Wednesday, December 07, 2005

Pay Raises

The ABH has its panties all in a wad about Congress’ last-minute pay raise.  Beating up on legislators who vote themselves a raise is an easy and convenient straw man, but sometimes you have to look at the story behind the story.

First, you’ve got to know that the pay raise was bundled in with an appropriations bill that funded the Department of Justice, Department of Housing and Urban Development, and a handful of independent agencies.  Obviously, it was bundled in for a reason, but the question is, what was the reason?

Before we get to that, we’ll briefly play the blame game.  Who’s to blame?  The Republican majority in both houses.  The majority party controls which legislation hits the floor, and they can put the kibosh on procedural moves meant to amend the legislation once it makes it to the floor for a vote.  

Now, why was the pay raise bundled in the first place?  We see two possibilities.  First, you’ve got the necessity for political cover.  Congressional pay raises aren’t the most popular thing back home under any circumstances, and especially not in an economy like this one.  How many of Saxby Chambliss’ constituents would like an extra $258.33 a month?  We know we would.  So, if you want to pad your check, the best bet is to do so very stealthily, and preferably within the bounds of an appropriations bill that keeps the government in business.  Of course the media is going to notice anyway, so it helps to have the political cover afforded by not wanting to screw over the FBI or HUD.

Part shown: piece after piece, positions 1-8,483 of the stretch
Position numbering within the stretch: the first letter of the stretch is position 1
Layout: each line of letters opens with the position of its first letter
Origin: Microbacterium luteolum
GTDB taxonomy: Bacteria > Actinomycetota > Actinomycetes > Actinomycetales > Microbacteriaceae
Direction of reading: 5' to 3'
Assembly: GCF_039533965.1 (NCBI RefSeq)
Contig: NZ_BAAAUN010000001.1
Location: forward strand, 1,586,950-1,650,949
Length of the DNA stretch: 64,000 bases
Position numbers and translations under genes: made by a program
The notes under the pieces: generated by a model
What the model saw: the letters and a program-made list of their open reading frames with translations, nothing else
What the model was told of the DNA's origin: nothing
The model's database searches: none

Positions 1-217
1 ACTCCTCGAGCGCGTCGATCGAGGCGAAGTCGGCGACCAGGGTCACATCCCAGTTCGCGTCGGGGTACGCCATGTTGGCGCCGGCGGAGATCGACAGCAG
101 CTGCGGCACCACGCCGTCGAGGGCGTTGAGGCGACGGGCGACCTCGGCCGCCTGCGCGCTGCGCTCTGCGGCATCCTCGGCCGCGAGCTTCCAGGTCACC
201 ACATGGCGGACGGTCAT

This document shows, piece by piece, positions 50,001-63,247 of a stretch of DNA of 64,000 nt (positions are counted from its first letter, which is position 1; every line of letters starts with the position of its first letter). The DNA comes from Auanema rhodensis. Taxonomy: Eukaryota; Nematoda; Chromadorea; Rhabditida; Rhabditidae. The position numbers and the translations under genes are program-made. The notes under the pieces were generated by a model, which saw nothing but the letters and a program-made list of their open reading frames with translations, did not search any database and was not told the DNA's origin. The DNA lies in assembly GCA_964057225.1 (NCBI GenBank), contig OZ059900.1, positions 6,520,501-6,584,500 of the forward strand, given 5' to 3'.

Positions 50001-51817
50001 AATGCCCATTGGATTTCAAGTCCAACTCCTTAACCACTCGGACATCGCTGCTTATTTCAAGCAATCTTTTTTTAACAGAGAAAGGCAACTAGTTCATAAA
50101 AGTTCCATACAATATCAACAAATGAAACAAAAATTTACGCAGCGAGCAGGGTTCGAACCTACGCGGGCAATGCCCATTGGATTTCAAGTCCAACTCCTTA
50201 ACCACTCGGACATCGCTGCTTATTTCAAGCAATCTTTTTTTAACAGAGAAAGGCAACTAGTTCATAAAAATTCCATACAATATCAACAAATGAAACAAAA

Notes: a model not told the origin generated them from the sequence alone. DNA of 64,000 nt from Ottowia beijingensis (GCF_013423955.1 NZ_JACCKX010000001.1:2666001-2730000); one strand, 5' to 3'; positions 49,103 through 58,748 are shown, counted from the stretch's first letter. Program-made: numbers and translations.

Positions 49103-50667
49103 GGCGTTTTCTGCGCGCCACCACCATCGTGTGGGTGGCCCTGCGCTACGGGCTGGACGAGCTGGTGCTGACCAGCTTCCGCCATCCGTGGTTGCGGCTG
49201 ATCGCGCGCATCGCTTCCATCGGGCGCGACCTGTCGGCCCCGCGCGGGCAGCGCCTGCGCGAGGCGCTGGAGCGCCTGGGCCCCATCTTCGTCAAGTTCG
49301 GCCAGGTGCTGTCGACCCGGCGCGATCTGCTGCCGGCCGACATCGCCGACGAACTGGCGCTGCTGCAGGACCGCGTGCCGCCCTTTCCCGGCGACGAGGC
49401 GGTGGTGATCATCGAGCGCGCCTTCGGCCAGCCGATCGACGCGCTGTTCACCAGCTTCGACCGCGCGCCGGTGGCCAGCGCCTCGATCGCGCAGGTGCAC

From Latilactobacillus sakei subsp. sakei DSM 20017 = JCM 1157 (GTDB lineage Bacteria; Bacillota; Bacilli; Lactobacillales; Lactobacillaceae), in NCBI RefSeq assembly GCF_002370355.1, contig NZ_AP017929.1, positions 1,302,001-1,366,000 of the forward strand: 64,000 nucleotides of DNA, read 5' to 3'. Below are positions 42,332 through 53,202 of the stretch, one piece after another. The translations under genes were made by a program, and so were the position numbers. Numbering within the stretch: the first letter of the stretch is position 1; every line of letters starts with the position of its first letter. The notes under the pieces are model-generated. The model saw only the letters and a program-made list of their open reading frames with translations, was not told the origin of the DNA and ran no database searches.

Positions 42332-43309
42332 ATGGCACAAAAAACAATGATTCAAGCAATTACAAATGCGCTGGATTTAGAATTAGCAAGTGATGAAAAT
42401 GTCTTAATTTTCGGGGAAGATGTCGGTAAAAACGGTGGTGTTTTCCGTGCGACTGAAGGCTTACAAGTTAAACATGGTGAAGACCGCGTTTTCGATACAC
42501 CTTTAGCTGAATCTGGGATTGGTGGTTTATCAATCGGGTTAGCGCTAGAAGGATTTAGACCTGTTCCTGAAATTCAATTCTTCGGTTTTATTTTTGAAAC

The other possibility, which can co-exist peacefully with the first, is that voting for a pay raise puts incumbents in a bind.  It’s a legislative Catch-22.  How would you prefer the direct mail piece attacking you read?  “Congressman Phineas Q. Windbag voted against funding the Department of Justice and keeping the FBI on the front lines in the War or Terror,” or “Congressman Phineas Q. Windbag voted himself a fat pay raise, while Americans are barely scraping by”?

Of course, that one can be used against incumbents of both parties, so it’s kind of a wash.  We would mention however, that legislation is a two-way street, so we humbly offer a suggestion to Congressman John Barrow.  

Want to be a legislative hero, Mr. Barrow?  Here’s how.  You’ve got some time off, so put your brain trust to work on a new bill, giving Congress a $5,000 per year pay cut.  While you’re down here in the district, publicize the hell out of it, make it your legislative raison d’etre.  Don’t worry, the media eats this stuff up.  And don’t just tout this thing in the 12th, it’s got national media legs.  (For some help on how to do that, talk to John Linder about how the GOP turned the Fair Tax Act into the best faux-populist cause since free silver.)  With a decent press effort, you’ll end up on at least a few of the second-tier cable shows, and maybe get a hit in the WaPo.  Then, when it’s publicized enough so that your colleagues know that there’s at least a chance their constituents have heard of it, tie it in to a bill on your committees (Small Business, we’d suggest.  No one wants to screw small business.)  Shake gently, sit back, and watch the fun.

Would it pass?  Not a chance.  Would Johnny B. get some good PR out of it?  You betcha.  

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